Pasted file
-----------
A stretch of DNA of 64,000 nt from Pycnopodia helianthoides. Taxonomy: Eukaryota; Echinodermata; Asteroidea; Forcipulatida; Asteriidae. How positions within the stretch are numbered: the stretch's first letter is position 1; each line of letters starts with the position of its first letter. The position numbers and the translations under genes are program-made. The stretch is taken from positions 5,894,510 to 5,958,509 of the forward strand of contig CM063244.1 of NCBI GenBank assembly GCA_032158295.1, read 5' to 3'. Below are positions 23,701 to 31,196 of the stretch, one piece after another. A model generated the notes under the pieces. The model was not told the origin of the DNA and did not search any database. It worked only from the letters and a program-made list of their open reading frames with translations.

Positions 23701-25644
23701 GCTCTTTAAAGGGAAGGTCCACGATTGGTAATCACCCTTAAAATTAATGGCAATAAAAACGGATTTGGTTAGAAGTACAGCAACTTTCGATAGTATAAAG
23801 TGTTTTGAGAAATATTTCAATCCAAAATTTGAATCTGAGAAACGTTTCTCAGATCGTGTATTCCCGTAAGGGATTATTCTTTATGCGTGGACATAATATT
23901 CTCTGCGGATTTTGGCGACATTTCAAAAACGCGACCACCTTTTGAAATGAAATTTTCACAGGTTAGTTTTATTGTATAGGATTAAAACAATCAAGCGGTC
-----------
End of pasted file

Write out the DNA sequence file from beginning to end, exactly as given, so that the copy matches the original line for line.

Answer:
A stretch of DNA of 64,000 nt from Pycnopodia helianthoides. Taxonomy: Eukaryota; Echinodermata; Asteroidea; Forcipulatida; Asteriidae. How positions within the stretch are numbered: the stretch's first letter is position 1; each line of letters starts with the position of its first letter. The position numbers and the translations under genes are program-made. The stretch is taken from positions 5,894,510 to 5,958,509 of the forward strand of contig CM063244.1 of NCBI GenBank assembly GCA_032158295.1, read 5' to 3'. Below are positions 23,701 to 31,196 of the stretch, one piece after another. A model generated the notes under the pieces. The model was not told the origin of the DNA and did not search any database. It worked only from the letters and a program-made list of their open reading frames with translations.

Positions 23701-25644
23701 GCTCTTTAAAGGGAAGGTCCACGATTGGTAATCACCCTTAAAATTAATGGCAATAAAAACGGATTTGGTTAGAAGTACAGCAACTTTCGATAGTATAAAG
23801 TGTTTTGAGAAATATTTCAATCCAAAATTTGAATCTGAGAAACGTTTCTCAGATCGTGTATTCCCGTAAGGGATTATTCTTTATGCGTGGACATAATATT
23901 CTCTGCGGATTTTGGCGACATTTCAAAAACGCGACCACCTTTTGAAATGAAATTTTCACAGGTTAGTTTTATTGTATAGGATTAAAACAATCAAGCGGTC